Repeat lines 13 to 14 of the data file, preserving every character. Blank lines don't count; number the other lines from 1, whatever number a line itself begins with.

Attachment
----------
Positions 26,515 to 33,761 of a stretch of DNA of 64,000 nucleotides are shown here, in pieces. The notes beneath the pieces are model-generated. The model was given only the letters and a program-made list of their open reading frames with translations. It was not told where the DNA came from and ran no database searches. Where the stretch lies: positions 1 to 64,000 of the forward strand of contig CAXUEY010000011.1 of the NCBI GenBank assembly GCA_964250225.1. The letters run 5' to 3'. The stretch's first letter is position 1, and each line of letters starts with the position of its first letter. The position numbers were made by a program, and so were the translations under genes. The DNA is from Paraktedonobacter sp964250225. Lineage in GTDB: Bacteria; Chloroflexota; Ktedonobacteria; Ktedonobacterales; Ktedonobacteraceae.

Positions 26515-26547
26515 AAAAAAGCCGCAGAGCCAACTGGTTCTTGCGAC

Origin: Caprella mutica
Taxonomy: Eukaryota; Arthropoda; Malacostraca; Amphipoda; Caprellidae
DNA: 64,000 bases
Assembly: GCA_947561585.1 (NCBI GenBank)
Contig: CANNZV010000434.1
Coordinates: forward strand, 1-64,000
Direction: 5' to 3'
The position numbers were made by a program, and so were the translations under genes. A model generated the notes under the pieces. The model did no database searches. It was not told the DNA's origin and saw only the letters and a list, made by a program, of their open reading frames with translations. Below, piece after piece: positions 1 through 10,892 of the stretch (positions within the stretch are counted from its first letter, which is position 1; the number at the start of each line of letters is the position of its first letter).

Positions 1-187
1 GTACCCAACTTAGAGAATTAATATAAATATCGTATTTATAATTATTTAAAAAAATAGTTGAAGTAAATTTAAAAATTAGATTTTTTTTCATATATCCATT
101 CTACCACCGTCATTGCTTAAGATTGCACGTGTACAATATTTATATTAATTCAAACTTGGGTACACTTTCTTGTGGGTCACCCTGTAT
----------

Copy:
1 GTACCCAACTTAGAGAATTAATATAAATATCGTATTTATAATTATTTAAAAAAATAGTTGAAGTAAATTTAAAAATTAGATTTTTTTTCATATATCCATT
101 CTACCACCGTCATTGCTTAAGATTGCACGTGTACAATATTTATATTAATTCAAACTTGGGTACACTTTCTTGTGGGTCACCCTGTAT